“Catghans” for Needy Kitties: Get One and Help Homeless Cats!

You guys!

A few months ago, I was contacted by a lovely lady named Kristen Verdeaux who wanted to send me my very own Catghan! Why? I wondered. What did I do to deserve this? Well, apparently two things:

1) I gave my blankey to Dot, the spina bifida kitty at Tabby’s Place

2) I came from Tree House.

You see, Kristen, many years ago, adopted one of her own kitties from Tree House. Later on, she started making these lovely little cat-sized blankets to give away to kitties in need. Now, I’m not in need, but Kristen said she was touched to see that I’d sent my blankey to Dot and wanted to do something nice for me. So I accepted! Check it out:

Catghan, modeled by me.

Catghan, modeled by me. Note the soft, comfy resting spot for my stump.

I had a little conversation with her to learn more about her catghans. Read further to find out how you can get a catghan of your own and help needy kitties in the process!

Crepes: Welcome, Kristen! Thank you for being here. Tell me, why do you make Catghans? 

KV: Why not?  Seriously!  It started as a joke. I used to make afghans for my friends for their birthdays and when I made one for my friend Linda, her cats took it over. So as a joke for Valentine’s day, I made little cats-sized blankets for her cats.  It just sort of snowballed from there – I started making them as “housewarming” presents for my friends who adopted new cats.  Then I read about this little cat in Florida named Stripy who had been shot in the face and I decided he needed one – this was the start of a friendship with Rowena Hover who cares for a feral colony.  One year, I sent her a dozen which she sold on Facebook and used the proceeds to buy cat food and medicine for the colony.

Crepes: Fascinating. Do you sell your catghans or do you always give them away? 

KV: Both.  Shortly after I “met” Stripy and Rowena, a friend recommended I read Homer’s Odyssey by Gwen Cooper.  Of course, Homer and his fur-sisters Vashti and Scarlett, had to have their own catghans – and that started my friendship with Gwen.  I’ve sent her several over the years and when she has posted them on her blog or FB, I ended up selling quite a few, always with part of the proceeds going to Blind Cat Rescue…  Also every spring I am on staff at a grooming show in NJ called Inter-Groom and there are always several rescue organizations there.  I plan ahead and each one gets five or six catghans to do with as they please.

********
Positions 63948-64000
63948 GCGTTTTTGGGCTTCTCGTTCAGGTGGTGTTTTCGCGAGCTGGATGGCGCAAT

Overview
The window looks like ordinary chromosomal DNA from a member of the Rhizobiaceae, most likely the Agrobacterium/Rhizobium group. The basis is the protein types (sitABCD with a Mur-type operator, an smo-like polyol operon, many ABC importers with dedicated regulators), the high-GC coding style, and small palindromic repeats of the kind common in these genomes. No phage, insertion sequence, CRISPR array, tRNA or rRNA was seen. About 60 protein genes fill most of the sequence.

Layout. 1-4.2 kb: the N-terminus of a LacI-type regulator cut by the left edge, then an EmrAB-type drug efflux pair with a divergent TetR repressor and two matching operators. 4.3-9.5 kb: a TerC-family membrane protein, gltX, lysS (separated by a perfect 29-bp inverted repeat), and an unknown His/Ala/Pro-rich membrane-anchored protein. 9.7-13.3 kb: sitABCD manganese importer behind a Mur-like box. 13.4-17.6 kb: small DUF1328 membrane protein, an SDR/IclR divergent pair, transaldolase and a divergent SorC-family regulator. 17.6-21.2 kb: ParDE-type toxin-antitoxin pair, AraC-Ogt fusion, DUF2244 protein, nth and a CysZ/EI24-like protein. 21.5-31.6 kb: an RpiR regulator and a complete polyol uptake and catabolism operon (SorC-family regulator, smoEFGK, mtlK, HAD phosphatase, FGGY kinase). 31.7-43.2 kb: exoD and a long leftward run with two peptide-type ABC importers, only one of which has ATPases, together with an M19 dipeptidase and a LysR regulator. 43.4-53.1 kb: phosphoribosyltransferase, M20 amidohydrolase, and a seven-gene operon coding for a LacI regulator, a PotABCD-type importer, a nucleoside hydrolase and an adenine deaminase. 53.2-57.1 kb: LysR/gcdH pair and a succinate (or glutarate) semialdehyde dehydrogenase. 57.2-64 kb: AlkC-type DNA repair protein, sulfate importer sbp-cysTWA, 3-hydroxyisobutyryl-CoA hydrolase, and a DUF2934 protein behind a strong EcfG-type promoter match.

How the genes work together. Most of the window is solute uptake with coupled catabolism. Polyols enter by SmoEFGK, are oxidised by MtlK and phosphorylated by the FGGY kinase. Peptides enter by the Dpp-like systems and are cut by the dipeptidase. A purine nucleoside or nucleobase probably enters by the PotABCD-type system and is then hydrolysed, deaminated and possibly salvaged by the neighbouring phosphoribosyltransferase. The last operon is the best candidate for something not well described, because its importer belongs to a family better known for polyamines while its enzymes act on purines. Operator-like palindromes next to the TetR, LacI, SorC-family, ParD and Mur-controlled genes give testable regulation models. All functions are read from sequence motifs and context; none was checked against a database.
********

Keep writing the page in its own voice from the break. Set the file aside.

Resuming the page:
I have two catghans: one in a pleasing maroon/gold; another in a contrasting yellow/purple, because those are my favorites.

I have two catghans: one in a pleasing maroon/gold; another in a contrasting yellow/purple, because those are my favorites.

Crepes: How many cats do you have now?

KV: Right now I am cat-less.  In 2002 I adopted a 3-year old Maine Coon, Beans, who passed away in 2006 from cardiac problems and a 6-year old orange tabby, Bud, who passed in 2009 from an infection in his heart after  an abscessed tooth.  Shortly after Bud passed, my partner was diagnosed with HP, a chronic lung disease that affects bird breeders (he has always has birds) and I have not wanted to risk getting another cat only to have to re-home it because of his lungs. So I live vicariously through all the kitties who have my catghans.

Crepes: Can rescues request catghans from you?

Absolutely!

Crepes: But how do you choose who gets one of your catghans? 

KV: I just see stories about cats and “know.”  Sometimes someone does something nice for me and if I know they have a cat, I give them a blanket.  Or if they have a sick cat. Or a new cat. Or they just ask. I’m pretty much a soft touch.

Catghans, not just for cats.

Catghans, not just for cats.

Crepes: Is there anything else you’d like to say?

KV: You can let your readers know that from any orders I receive, I will donate $5 per catghan to Tree House in memory of Murphy and in honor of the two of you. Readers can also request a Catghan for Courage ,which I send free of charge to any cat in need (truly in need, like Stripy or Smudge [a kitty who was beaten with a bat]…).  Otherwise I usually ask $20 – $25, depending on the yarn and number of colors involved.
***
Wow! You guys! Donations to Tree House in my honor and in honor of Murphy? So cool! If you’d like a catghan, please get one immediately! You can contact Kristen via email at catghansATyahoo.com. Thanks, Kristen, for all you do to help comfort kitties!

Love,

Crepes.
PS. The winner of the Revitamal Giveaway is… …. … DEZI!  Dezi, please email me at crepesATcatinthefridge.com to claim your prize! I’ll collect some information from you and it will ship out from the company!  Thanks for entering, everyone!

 

***This post was not sponsored and was run because we like Kristen’s project and appreciate what she does for charity. The catghans were sent to us as a gift, with no requirement of review or posting.***

**Edited for length by Alana Grelyak**


So You Can’t Adopt – That’s Ok, Here’s What You CAN Do

Hi Everyone,